Philippine Citizenship – How to become a Filipino Citizen if Foreigner

Because it was Independence Day on the 12th, I am inspired to post about this topic. How to become a citizen of the Philippines if you are a foreigner? Perhaps you are an American or Canadian, or British or Japanese or Korean or Australian and you decided to get Philippine citizenship for some reasons. This post is for you.

There are millions of Filipinos who want to migrate to other countries and decide to leave their citizenship and adopt the new ones or decide to have dual citizenship; however, there are some foreigners who want to become Filipino citizens. If they meet the requirements, they will be granted the citizenship. The most common way to get this is through Naturalization.

Before we give the ways on how to get Philippine citizenship, let us first discuss who the citizens of the Philippines are and how to become a Filipino.

become philippine citizen if foreigner

CC BY Gian Cayetano Flickr photostream

Philippine Citizenship Law

There are 3 bases in Philippine nationality law:

  • By Birth
  • By Blood
  • By Naturalization

By birth a.k.a Jus soli is quite self explanatory. It means you’re an automatic citizen if you were born in the Philippines soil or territory.
By blood a.k.a. Jus sanguinis is also obvious. You are a citizen if any of your parents is a Filipino citizen on your birthdate according to the Philippine Nationality Law.
By Naturalization according to the Bureau of Immigration of the Philippines is the judicial act of adopting a foreigner and clothing him with the privileges of a native-born citizen. It implies the renunciation of a former nationality and the fact of entrance into a similar relation towards a new body politic.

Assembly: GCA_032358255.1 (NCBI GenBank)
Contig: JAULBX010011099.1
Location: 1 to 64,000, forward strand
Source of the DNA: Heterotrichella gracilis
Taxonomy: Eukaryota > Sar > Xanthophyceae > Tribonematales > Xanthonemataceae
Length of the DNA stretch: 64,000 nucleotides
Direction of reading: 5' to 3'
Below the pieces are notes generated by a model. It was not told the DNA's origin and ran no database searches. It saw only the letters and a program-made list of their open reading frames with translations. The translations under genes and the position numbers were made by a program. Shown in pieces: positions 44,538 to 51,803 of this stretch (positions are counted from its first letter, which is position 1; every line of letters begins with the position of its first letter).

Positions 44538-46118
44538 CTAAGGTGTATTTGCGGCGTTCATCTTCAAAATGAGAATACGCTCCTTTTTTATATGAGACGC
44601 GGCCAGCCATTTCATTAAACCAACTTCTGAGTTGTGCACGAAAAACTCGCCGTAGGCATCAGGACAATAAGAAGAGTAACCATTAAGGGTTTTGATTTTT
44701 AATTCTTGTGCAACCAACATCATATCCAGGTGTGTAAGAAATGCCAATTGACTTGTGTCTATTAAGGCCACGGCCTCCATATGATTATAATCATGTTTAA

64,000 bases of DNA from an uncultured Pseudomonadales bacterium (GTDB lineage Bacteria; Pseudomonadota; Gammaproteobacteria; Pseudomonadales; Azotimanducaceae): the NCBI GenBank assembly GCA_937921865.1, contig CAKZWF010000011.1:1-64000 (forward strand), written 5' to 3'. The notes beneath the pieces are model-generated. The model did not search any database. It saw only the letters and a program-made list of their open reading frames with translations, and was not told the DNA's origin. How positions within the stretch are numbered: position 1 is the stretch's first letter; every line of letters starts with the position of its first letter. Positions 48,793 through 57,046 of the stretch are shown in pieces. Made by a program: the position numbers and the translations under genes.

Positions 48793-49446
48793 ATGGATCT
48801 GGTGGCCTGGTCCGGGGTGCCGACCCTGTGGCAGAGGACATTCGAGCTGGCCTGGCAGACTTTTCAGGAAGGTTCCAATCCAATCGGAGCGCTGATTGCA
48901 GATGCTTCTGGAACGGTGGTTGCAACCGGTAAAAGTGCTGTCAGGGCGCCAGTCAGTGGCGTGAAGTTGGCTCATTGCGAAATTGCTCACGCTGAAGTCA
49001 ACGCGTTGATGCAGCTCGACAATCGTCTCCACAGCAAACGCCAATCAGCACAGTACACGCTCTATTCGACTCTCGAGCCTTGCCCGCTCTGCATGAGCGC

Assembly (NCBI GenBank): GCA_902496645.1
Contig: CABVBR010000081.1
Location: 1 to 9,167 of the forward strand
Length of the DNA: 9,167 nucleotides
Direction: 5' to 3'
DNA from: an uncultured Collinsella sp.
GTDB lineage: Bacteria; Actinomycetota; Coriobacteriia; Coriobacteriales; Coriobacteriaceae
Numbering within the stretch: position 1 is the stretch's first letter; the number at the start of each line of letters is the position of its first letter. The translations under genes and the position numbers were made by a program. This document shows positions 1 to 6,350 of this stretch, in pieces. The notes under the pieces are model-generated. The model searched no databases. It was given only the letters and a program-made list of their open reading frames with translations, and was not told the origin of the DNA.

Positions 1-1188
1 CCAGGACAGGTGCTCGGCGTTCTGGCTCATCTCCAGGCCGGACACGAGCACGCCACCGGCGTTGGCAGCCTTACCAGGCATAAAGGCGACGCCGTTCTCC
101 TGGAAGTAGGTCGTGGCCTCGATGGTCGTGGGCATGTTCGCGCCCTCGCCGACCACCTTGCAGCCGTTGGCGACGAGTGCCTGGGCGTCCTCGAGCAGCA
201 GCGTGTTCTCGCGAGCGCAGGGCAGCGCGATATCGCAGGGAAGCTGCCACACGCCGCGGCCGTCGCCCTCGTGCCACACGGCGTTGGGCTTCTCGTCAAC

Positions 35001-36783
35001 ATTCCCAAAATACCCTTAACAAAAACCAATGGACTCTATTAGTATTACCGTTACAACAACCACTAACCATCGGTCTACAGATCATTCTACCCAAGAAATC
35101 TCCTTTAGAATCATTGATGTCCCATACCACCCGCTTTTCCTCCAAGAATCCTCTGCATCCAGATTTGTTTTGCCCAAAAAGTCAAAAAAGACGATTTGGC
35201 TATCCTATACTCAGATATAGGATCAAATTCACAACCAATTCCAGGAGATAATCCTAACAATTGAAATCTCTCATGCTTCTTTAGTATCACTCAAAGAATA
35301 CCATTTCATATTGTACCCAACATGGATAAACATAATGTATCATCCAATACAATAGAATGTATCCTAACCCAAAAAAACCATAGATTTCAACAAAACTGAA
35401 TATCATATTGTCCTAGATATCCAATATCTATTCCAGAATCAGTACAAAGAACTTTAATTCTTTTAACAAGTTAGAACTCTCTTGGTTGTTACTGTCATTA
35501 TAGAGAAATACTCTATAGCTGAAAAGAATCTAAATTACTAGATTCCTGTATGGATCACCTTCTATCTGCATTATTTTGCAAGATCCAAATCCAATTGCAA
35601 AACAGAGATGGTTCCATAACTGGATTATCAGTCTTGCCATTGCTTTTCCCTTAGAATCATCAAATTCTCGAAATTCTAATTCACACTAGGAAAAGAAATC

• If you are a foreigner born and lived in the Philippines:

On June 2001, Republic Act 9139 was approved and it provides that foreigners under 18 years old who were born and resided in the Philippines and have resided here since birth and meet the specified qualifications under the act may be granted citizenship. Such requirements and qualifications are posted in this link. If you want to file for a petition, you are required to file 5 copies containing what is required on Section 5 under that RA 9139.

  • If you are a foreigner who was not born in the Philippines:

The Revised Naturalization Law may be applicable for you.
The following are the requirements according to the Section 2 of the Revised Naturalization Act of the Philippines on how to acquire citizenship by naturalization:

He must not be less than 21 years of age on the day of the hearing of the petition;
He must have resided in the Philippines for a continuous period of not less than 10 years;